There’s no way to sugarcoat it—you hate your job. Your stomach is in knots every single Sunday night. Your walk into the office often feels like you’re trudging through cement. And, a sledgehammer seems like the only suitable way to silence your alarm clock each weekday morning—at least you’d be capable to get some of that pent-up aggression and hostility out.
It’s no surprise that being at a job you hate can drain you of mental strength. But, you can take steps to stay as strong as you can even when you find yourself in tough circumstances.
If you’re growing resentful of a co-worker who monopolizes your time or you’re getting angry with someone who tries to take credit for your work, it’s a sign that your boundaries have been violated.
Although you might be tempted to perseverate on the fact that your boss is a jerk or that your company has ridiculous policies, don’t waste your precious energy on things you can’t control. Focus on controlling how you respond to the people and the circumstances you find yourself in.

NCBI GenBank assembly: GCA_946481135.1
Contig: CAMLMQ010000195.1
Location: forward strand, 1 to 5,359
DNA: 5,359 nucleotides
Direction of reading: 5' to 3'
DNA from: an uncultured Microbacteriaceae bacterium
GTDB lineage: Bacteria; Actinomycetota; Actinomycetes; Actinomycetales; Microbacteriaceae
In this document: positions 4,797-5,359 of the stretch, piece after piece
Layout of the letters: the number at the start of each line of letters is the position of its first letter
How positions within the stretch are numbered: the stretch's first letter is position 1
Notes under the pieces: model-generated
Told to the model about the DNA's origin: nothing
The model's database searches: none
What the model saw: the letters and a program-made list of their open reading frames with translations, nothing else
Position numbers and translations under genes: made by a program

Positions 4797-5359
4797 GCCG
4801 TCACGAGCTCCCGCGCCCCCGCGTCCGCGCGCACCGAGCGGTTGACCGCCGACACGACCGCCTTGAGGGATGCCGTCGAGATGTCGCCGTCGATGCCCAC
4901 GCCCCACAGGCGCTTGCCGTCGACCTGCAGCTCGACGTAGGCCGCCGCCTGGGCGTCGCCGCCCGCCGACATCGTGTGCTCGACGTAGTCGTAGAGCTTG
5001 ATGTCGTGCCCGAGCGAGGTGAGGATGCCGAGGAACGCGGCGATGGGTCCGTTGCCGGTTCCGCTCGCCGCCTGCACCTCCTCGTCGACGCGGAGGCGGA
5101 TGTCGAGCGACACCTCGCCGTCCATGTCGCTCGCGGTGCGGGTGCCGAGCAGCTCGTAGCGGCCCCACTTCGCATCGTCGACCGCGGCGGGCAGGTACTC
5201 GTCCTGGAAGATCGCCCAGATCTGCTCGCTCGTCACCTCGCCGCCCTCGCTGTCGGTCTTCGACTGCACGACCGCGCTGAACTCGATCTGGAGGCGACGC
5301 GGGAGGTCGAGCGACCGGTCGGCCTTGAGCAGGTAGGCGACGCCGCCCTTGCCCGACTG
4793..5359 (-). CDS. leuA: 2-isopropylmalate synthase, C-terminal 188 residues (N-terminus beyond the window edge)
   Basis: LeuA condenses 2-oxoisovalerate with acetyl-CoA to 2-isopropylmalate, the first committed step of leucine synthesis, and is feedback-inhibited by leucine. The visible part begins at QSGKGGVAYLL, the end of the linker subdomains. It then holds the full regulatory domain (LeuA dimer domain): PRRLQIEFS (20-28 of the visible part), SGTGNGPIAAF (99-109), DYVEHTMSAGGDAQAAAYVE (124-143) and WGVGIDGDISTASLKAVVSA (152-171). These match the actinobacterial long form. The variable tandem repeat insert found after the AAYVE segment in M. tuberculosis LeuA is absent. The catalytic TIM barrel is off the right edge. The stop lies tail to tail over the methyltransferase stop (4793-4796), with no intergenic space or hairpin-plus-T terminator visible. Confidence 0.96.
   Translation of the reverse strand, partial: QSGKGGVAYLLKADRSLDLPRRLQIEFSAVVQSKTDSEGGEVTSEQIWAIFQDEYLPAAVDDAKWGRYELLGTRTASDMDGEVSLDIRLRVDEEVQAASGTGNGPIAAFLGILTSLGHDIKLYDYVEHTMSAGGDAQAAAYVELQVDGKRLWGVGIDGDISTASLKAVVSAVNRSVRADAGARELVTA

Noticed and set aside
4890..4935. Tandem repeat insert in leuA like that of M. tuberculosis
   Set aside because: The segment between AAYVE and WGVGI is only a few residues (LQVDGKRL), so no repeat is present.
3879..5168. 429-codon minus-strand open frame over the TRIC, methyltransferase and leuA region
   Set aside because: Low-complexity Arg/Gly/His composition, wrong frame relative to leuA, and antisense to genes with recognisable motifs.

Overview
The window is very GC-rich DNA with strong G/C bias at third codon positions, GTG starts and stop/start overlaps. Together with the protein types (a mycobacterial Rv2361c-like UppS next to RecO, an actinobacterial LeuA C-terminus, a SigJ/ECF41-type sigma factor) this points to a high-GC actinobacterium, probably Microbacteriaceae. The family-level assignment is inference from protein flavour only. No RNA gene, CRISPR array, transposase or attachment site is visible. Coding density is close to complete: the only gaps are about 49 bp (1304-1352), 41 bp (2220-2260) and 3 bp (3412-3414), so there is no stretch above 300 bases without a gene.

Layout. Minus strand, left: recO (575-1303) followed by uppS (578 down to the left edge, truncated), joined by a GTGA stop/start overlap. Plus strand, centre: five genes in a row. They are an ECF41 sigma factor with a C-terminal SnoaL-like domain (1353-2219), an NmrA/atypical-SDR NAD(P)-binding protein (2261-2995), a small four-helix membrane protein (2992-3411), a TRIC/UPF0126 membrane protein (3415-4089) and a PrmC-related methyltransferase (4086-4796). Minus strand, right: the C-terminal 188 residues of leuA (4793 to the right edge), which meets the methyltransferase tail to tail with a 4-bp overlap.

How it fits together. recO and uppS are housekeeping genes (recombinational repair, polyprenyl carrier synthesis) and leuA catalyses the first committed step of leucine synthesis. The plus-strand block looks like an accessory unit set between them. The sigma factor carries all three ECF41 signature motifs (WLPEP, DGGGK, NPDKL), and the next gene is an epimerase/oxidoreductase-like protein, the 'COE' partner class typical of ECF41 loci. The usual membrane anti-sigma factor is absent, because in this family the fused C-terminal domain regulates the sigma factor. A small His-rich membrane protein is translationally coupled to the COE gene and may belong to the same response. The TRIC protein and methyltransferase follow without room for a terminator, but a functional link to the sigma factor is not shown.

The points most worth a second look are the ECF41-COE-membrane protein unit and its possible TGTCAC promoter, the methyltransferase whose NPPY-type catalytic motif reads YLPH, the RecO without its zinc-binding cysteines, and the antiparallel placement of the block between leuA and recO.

Only complain to people who can help-
Commiserating with your co-workers for a few minutes might feel good for a minute, but complaining to people who can’t do anything to fix the condition could do more harm than good. Rehashing a hard experience with a co-worker causes it to stick in your mind even longer.
If you need help dealing with someone, go to a supervisor or HR. Talk to someone who can help address the issue if necessary.
If you’re mistreated by your colleagues or your boss, research says you’re more likely to mistreat your loved ones when you arrive home.
The best way to avoid taking out your frustrations on your family is to get plenty of sleep and exercise. Individuals who were physically active and who got the most sleep were less likely to mistreat their families after being mistreated by a difficult co-worker.